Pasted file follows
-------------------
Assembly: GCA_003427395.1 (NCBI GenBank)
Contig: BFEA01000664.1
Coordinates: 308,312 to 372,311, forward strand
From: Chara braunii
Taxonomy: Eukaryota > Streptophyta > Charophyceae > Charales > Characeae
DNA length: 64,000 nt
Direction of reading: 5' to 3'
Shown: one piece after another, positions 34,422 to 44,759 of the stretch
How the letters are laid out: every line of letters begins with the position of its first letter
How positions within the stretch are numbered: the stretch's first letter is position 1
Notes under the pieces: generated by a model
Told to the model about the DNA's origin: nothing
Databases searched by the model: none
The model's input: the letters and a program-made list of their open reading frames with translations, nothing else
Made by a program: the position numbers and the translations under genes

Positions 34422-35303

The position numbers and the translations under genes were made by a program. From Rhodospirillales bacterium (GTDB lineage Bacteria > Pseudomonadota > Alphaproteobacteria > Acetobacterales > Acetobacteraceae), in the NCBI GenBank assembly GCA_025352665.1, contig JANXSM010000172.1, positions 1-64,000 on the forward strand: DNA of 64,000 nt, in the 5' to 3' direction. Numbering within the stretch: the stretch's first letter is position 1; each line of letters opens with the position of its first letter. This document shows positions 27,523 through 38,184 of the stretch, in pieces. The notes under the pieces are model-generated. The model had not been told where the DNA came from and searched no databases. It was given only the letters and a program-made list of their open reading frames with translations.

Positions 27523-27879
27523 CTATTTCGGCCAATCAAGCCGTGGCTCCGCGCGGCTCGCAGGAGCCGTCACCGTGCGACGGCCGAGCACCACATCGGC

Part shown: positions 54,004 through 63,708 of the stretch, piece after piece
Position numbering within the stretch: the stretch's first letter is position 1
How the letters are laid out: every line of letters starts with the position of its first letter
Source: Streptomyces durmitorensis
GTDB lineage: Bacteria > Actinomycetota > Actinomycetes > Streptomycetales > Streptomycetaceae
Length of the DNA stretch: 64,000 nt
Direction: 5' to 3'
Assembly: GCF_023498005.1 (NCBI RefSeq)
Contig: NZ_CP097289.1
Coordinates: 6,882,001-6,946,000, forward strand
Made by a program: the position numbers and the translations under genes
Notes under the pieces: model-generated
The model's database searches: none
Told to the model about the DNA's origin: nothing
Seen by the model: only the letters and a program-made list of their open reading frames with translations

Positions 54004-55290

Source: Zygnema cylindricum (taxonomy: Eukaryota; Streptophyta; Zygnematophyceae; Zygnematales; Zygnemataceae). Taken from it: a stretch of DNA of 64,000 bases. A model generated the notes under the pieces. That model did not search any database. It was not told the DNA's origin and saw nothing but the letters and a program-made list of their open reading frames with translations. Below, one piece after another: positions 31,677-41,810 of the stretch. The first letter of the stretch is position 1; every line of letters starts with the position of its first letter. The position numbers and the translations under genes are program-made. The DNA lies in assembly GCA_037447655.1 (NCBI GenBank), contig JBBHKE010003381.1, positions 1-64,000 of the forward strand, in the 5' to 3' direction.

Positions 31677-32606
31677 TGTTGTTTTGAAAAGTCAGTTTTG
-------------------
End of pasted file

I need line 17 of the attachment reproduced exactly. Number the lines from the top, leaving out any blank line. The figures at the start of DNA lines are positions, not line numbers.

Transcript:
The position numbers and the translations under genes were made by a program. From Rhodospirillales bacterium (GTDB lineage Bacteria > Pseudomonadota > Alphaproteobacteria > Acetobacterales > Acetobacteraceae), in the NCBI GenBank assembly GCA_025352665.1, contig JANXSM010000172.1, positions 1-64,000 on the forward strand: DNA of 64,000 nt, in the 5' to 3' direction. Numbering within the stretch: the stretch's first letter is position 1; each line of letters opens with the position of its first letter. This document shows positions 27,523 through 38,184 of the stretch, in pieces. The notes under the pieces are model-generated. The model had not been told where the DNA came from and searched no databases. It was given only the letters and a program-made list of their open reading frames with translations.